Stage music and symphonic music

V. Juozapaitis' and T Makacinas' symphonies were published Moscow in 1990 by the Soviet publishing house [TEXT NOT REPRODUCIBLE IN ASCII]. In general, solid vocal and instrumental music genres were rarely published after 1990 because their publication requires larger human (competitive publishers) and financial resources. Stage music (only 21 publications registered) was not published in full score but only in piano-vocal editions (popular arias). Symphonic (and chamber symphonic) music (69 music publications registered) were mainly published by institutions that actively promoted music culture in general, such as the Lithuanian Music Information and Publishing Centre and Klaipeda University. Another instance of an attempt to preserve Lithuanian musical heritage and dissemination is the unique activities of Jonas Petronis. In order to disseminate the works of professional and recognised Lithuanian composers, he issued many publications of music including symphonies such as M. K. Ciurlionis' Jura and Miske, the overture Kestutis, the work for grand piano and orchestra Triptych, the cantata De Profundis for the choir and symphonic orchestra, a Polonaise for the wind orchestra, and similar large-scale works.

Conclusion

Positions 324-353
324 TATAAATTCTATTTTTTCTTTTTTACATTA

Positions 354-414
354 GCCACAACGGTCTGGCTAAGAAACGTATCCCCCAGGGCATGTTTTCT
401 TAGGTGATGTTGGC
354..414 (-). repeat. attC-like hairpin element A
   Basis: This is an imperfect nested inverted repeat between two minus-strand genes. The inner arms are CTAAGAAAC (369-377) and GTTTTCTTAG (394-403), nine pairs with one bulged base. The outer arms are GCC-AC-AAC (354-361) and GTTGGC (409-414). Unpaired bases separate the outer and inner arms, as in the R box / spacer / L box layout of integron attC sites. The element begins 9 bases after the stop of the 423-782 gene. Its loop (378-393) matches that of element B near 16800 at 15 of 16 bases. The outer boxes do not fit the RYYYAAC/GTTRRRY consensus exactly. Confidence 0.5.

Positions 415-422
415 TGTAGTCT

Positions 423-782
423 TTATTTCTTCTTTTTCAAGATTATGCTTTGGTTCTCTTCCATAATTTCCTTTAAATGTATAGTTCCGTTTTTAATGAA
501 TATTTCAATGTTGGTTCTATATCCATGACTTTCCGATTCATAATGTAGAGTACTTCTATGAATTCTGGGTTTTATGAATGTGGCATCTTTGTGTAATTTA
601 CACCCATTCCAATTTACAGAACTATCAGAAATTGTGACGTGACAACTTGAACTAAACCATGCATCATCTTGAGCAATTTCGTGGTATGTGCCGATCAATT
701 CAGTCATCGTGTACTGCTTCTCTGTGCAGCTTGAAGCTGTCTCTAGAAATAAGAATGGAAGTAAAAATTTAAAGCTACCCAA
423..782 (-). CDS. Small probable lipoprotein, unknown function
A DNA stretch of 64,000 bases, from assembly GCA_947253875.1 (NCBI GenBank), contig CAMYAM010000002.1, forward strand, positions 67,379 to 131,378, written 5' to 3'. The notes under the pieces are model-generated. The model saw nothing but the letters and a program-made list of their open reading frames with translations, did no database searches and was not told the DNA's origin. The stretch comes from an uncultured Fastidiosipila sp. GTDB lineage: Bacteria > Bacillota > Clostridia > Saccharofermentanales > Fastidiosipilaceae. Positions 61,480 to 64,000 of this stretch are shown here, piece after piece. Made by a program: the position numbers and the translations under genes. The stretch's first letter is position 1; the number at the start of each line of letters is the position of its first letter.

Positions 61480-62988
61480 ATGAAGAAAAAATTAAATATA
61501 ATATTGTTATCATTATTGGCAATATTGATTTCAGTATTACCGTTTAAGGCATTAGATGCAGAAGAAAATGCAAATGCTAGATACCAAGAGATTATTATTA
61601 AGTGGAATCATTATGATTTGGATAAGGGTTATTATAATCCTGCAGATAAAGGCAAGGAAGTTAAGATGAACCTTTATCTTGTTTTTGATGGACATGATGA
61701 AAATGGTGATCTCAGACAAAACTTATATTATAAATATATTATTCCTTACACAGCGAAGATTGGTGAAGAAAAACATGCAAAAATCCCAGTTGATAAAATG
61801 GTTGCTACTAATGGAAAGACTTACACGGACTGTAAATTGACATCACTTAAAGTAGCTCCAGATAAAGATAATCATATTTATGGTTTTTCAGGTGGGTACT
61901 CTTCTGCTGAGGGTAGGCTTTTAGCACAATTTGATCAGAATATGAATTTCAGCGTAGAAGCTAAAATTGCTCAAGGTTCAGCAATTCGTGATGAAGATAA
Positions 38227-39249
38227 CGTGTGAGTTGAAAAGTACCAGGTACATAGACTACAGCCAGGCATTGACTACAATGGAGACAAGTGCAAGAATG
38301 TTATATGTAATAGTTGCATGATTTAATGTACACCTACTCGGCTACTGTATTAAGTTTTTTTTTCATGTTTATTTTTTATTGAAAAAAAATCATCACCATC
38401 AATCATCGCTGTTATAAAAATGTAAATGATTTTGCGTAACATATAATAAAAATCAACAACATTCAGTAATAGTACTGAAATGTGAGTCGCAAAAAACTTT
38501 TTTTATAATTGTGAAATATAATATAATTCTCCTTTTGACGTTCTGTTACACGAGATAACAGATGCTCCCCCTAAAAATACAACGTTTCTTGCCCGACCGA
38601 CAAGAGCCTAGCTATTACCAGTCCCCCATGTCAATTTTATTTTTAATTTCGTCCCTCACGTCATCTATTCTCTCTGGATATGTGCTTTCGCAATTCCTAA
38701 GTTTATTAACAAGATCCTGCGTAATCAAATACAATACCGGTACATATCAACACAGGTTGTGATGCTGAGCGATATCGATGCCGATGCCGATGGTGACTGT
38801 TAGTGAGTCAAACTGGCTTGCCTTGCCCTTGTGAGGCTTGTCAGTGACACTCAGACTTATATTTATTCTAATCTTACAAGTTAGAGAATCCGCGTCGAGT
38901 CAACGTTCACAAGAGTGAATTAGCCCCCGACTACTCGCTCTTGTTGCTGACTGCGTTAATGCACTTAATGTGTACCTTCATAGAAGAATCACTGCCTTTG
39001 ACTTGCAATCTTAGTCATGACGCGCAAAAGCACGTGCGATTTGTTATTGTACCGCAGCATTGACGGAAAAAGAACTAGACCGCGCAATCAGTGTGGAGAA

Publication of Lithuanian music is not and never was a priority area of culture policy. It has always depended on the geopolitical and economic situation in the country as well as on the attitude of prominent cultural figures towards the dissemination and promotion of Lithuanian music culture. The main priority for publishing houses in the country and abroad is meeting the needs of consumers. Therefore, in order to gain profit, they readily adapt to the expectations of musical communities. This is revealed in the statistics of the music publications registered in the research. The most popular traditional genres are the easiest to be published while professional works of famous composers are only published thanks to those publishers who are eager to promote Lithuanian music culture or who have the support of various funds. Thus, a rather marginal music publishing area has been created: publications of unpopular but artistic and historically significant works depend on such uncoordinated factors as a personality or an initiative of a publishing house or a cultural institution. An establishment of a state musical heritage publishing strategy would contribute to publishing not only traditional and popular genres but also relevant professional works of various genres. Currently, publication of music in Lithuania and abroad covers only a small part of Lithuanian musical heritage.